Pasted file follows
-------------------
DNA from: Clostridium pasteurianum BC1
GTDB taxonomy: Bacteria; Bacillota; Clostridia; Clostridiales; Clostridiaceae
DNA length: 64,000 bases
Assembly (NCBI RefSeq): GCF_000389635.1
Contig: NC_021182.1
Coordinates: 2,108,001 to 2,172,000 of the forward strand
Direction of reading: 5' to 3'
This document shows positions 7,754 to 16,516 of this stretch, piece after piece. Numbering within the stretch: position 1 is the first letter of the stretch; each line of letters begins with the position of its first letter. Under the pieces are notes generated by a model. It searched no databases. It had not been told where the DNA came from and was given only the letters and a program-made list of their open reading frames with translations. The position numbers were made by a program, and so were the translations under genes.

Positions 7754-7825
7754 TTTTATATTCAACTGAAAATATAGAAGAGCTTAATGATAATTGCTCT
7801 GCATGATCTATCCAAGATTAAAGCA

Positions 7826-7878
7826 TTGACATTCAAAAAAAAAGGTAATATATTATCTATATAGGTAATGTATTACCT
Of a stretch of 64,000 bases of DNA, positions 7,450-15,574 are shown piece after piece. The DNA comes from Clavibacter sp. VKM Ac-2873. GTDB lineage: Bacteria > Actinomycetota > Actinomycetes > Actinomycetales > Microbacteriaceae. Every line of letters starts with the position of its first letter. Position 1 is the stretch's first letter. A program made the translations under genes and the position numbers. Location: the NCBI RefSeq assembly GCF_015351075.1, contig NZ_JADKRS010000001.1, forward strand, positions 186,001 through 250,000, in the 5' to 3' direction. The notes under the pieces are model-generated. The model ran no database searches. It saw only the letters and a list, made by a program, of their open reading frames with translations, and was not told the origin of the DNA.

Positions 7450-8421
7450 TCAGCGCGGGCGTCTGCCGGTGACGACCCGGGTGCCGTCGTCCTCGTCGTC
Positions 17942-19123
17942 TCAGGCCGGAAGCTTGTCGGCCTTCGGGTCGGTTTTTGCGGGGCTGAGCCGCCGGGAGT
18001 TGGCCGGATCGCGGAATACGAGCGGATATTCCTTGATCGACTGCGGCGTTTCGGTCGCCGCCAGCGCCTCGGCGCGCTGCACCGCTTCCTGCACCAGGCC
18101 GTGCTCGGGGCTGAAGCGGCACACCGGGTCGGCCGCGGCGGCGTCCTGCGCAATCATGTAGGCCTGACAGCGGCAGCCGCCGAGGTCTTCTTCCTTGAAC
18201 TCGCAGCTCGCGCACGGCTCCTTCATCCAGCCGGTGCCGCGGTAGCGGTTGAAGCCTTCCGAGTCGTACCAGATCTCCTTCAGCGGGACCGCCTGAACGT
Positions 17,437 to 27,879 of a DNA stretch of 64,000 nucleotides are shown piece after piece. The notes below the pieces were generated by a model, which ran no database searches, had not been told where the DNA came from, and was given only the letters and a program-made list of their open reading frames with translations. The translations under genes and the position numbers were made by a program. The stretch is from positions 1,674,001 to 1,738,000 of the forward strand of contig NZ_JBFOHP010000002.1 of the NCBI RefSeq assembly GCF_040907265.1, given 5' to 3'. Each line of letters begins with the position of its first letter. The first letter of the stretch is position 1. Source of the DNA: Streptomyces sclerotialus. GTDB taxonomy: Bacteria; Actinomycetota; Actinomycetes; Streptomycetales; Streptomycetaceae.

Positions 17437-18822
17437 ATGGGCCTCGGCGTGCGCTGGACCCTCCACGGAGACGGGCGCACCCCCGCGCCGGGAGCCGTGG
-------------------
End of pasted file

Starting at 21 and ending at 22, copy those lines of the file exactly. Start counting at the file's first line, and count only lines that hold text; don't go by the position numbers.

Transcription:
18201 TCGCAGCTCGCGCACGGCTCCTTCATCCAGCCGGTGCCGCGGTAGCGGTTGAAGCCTTCCGAGTCGTACCAGATCTCCTTCAGCGGGACCGCCTGAACGT
Positions 17,437 to 27,879 of a DNA stretch of 64,000 nucleotides are shown piece after piece. The notes below the pieces were generated by a model, which ran no database searches, had not been told where the DNA came from, and was given only the letters and a program-made list of their open reading frames with translations. The translations under genes and the position numbers were made by a program. The stretch is from positions 1,674,001 to 1,738,000 of the forward strand of contig NZ_JBFOHP010000002.1 of the NCBI RefSeq assembly GCF_040907265.1, given 5' to 3'. Each line of letters begins with the position of its first letter. The first letter of the stretch is position 1. Source of the DNA: Streptomyces sclerotialus. GTDB taxonomy: Bacteria; Actinomycetota; Actinomycetes; Streptomycetales; Streptomycetaceae.